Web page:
Named after the horn-bearing god of the Continental Celts, this site is devoted to Celtic numismatics. The pictures of coins, which can be downloaded for free, are classified by subjects such as warriors and bards. Informative and concise picture-essays trace the development of Celtic numismatics, in particular Greek and Roman influences; they also discuss what coins reveal about Celtic life and culture. The site supplies an online database version of Henri de la Tour's 'Atlas de monnaies gauloises'. Furthermore, there are sections devoted to Indo-European and Celtic deities; to Greek and Roman numismatics; and, a bit incongruously, to stamps bearing the image of Queen Victoria.
This is the website of the Manchester Museum, part of the University of Manchester, and a major public Museum in Manchester, UK. The Museum, with its origins in the 18th Century, encompasses a huge range of artefacts, specimens and objects (some 4.25 million) and includes important collections of anthropology; archaeology; archery; Egyptology; geology; human remains; natural history; numismatics; palaeontology. The website describes the collections in more detail (as well as showcasing highlights from them) and the museum's online catalogue can be searched. Further areas of interest include links to the Museum’s research (related to both its collections, practice and the institution’s own history), staff and extensive community outreach work. As a university museum, the Manchester Museum receives some core funding from the AHRC.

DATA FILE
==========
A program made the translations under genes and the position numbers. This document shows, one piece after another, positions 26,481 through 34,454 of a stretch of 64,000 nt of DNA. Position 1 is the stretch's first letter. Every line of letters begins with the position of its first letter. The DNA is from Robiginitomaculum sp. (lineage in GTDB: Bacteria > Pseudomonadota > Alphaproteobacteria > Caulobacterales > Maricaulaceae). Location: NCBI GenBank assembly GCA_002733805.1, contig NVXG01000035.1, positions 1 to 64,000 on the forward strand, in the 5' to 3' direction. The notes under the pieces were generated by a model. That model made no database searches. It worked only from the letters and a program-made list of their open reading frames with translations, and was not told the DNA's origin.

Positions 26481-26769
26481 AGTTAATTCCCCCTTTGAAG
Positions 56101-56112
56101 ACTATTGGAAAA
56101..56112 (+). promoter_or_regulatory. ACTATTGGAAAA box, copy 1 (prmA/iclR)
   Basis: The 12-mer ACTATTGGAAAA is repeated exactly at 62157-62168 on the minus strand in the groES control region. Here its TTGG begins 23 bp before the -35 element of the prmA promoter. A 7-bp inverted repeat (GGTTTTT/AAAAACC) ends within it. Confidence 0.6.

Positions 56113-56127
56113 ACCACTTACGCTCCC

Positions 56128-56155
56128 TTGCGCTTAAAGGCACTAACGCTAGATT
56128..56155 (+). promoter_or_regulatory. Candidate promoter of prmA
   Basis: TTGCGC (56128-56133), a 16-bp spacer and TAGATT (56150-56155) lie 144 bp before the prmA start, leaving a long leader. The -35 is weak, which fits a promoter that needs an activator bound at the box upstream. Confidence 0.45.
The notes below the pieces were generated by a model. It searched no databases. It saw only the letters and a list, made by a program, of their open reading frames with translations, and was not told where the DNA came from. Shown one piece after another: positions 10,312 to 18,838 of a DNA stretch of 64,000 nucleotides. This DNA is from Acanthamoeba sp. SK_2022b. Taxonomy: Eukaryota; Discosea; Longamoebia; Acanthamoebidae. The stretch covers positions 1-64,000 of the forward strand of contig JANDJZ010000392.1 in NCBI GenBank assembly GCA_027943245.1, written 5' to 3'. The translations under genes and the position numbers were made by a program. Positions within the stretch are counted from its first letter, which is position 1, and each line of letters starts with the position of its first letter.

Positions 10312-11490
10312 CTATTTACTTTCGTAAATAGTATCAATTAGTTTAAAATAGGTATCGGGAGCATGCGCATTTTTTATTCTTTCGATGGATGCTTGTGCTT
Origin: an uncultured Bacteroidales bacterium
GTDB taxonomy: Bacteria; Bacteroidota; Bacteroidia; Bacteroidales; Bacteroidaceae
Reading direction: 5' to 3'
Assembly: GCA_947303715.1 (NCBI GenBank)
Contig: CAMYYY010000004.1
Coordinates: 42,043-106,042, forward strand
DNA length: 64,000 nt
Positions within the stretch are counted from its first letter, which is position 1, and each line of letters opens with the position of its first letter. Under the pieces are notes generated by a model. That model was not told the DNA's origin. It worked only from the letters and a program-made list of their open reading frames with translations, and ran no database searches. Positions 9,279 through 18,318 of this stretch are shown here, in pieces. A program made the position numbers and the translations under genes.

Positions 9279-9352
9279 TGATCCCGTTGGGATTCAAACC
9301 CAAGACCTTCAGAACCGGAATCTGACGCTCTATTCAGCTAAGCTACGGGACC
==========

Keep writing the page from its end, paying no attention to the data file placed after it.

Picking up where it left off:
The website of the "Medieval European Coinage" project provides a brief overview of the project and its participants. The site is useful for those interested in European numismatics from the historical aspect, or history. This international collaboration is in the process of publishing a seventeen volume work spanning European coinage from c.450 CE to c.1500 CE. It is arranged by region and draws upon the knowledge of the foremost experts in the field from all areas of Europe. It is the first new work of this type for a century and will be accompanied by a fully-illustrated catalogue of the coins in the Fitzwilliam Museum, Cambridge.The website provides a list of the volumes with an indication as to what stage of publication they are at, details of those working on the project, and acknowledgements of financial support. The project received funding from the Arts and Humanities Research Council (AHRC) within the Research Grants scheme.
This is the free and full-text online version of the Mémoires de la Société française de numismatique et d'archéologie, a French journal that published several notices and reports of early archaeological excavations. The past issues have been scanned for electronic publication. As is the case for all older publications, readers need to watch out for outdated information. The records and reports of old excavations, however, are irreplaceable and may be useful to both advanced students and researchers. The interface of the website makes easy searching through the journal, and it is possible with a free registration to add this and many other similar journal and older monographs to a private virtual space for easy retrieval. It is an excellent resource since the printed publication is now available only at a few libraries.